Prioritizing retraining and rehabilitation instead of overcriminalization would help address inequality, fitting reformicons' goals, and promote a better-trained workforce and lower government spending, appealing to basic conservative preferences.

Government regulations tend to disproportionately hurt small businesses and new or would-be entrepreneurs. In no area is this more egregious than occupational licensing––the practice of requiring a government-issued license to perform a job. The percentage of jobs that require licenses has risen from five percent to 30 percent since 1950. Ostensibly justified by public health concerns, occupational licensing laws have, broadly, been shown to neither promote public health nor improve the quality of service. Instead, they serve to provide a 15 percent wage boost to licensed barbers and florists, while, thanks to the hundreds of hours and expensive fees required to attain the licenses, suppressing low-income entrepreneurship, and costing the economy $200 billion dollars annually.

Those economic losses tend to primarily hurt low-income people who both can't start businesses and have to pay more for essential services. Rolling back occupational licenses will satisfy the business wing's desire for deregulation and a more free market and the reformicons' support for addressing income inequality and increasing opportunity.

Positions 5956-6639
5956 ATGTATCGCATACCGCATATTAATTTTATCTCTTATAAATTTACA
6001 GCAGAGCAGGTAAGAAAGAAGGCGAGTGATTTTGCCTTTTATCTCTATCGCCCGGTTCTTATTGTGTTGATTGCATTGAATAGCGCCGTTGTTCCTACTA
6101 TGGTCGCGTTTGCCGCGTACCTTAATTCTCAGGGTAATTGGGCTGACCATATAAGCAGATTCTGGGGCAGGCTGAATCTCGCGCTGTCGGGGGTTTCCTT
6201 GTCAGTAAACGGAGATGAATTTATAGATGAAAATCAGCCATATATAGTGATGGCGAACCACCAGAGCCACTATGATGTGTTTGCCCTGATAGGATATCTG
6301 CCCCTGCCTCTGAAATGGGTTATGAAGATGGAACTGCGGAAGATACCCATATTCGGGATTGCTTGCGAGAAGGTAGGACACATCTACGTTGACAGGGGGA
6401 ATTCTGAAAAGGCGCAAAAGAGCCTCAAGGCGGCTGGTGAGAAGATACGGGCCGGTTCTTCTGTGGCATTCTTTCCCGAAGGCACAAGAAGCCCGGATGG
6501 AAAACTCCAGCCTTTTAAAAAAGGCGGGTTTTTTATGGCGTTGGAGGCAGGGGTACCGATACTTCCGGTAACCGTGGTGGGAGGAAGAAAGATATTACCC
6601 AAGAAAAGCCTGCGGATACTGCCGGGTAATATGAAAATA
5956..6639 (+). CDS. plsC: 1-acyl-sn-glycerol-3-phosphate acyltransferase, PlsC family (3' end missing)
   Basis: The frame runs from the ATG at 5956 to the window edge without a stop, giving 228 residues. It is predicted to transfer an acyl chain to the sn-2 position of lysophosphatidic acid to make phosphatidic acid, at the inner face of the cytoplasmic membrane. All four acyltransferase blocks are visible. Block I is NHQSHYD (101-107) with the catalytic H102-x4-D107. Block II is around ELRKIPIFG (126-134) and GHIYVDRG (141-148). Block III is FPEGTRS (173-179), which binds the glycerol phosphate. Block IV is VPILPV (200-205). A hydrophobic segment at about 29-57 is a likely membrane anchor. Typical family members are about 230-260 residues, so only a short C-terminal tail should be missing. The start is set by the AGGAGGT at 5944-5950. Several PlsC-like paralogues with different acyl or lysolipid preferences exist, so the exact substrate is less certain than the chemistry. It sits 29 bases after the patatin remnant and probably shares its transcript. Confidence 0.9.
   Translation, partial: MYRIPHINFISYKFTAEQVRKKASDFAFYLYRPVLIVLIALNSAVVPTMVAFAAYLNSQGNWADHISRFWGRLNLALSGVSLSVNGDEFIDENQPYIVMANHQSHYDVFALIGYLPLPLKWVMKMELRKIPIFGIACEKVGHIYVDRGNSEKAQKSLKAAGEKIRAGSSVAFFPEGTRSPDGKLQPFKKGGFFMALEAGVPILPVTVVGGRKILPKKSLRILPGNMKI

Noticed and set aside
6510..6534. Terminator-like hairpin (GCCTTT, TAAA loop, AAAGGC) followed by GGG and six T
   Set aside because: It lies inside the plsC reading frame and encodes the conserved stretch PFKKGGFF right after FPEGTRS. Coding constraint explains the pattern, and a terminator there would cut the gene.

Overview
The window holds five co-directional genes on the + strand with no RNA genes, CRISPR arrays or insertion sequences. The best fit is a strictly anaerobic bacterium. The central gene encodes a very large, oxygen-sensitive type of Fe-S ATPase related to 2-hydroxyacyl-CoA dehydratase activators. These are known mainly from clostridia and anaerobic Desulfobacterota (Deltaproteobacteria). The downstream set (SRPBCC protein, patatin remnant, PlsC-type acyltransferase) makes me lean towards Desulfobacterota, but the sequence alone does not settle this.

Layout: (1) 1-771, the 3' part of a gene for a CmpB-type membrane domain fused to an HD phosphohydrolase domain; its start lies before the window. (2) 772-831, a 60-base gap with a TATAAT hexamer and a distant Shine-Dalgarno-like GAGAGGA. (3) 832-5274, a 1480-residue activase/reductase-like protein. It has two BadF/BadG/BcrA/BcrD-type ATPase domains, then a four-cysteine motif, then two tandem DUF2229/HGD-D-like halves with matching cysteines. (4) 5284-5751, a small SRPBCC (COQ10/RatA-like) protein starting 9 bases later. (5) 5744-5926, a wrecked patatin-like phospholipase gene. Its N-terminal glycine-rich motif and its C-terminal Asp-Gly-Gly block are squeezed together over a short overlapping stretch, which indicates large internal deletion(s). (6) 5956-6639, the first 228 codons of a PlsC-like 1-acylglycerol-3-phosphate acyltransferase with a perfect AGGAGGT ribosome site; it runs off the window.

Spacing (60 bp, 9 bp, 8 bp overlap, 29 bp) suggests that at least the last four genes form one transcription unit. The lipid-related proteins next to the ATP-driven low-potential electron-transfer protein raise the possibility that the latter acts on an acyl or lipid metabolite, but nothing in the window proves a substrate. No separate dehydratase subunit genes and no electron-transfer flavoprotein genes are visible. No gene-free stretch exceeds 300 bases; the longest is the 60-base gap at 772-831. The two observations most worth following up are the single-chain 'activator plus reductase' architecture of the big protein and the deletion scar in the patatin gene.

The favoritism at play in the complex tax code perpetuates inequality.

Tax expenditures form another opportunity for common ground between the Rubio types and the mainstream. Tax deductions and exclusions, both on the individual and corporate sides of the tax code, remain in place after the Tax Cuts and Jobs Act. Itemized deductions on the individual side disproportionately benefit the wealthy, while corporate tax expenditures help well-connected corporations and sectors, such as the fossil fuel industry.

The favoritism at play in the complex tax code perpetuates inequality. Additionally, a more complicated tax code is less conducive to economic growth than one with lower tax rates and fewer exemptions. Therefore, a simpler tax code with fewer deductions and exclusions would not only create a more level playing field, as the reformicons desire, but also additional economic growth.

A forward-thinking economic program for the Republican Party should marry the best ideas put forward by both supply-siders and reform conservatives. It's possible to take the issues of income inequality and lack of social mobility seriously, while also keeping mainstay conservative economic ideas about the importance of less cumbersome regulations and lower taxes.

Alex Muresianu is a Young Voices Advocate studying economics at Tufts University. He is a contributor for Lone Conservative, and his writing has appeared in Townhall and The Daily Caller. He can be found on Twitter @ahardtospell.

Is this what inclusivity and tolerance look like? Fox News host Tomi Lahren was at a weekend brunch with her mom in Minnesota when other patrons started yelling obscenities and harassing her. After a confrontation, someone threw a drink at her, the moment captured on video for social media.

RELATED: Glenn Addresses Tomi Lahren's Pro-Choice Stance on 'The View'

On today's show, Pat and Jeffy talked about this uncomfortable moment and why it shows that supposedly “tolerant" liberals have to resort to physical violence in response to ideas they don't like.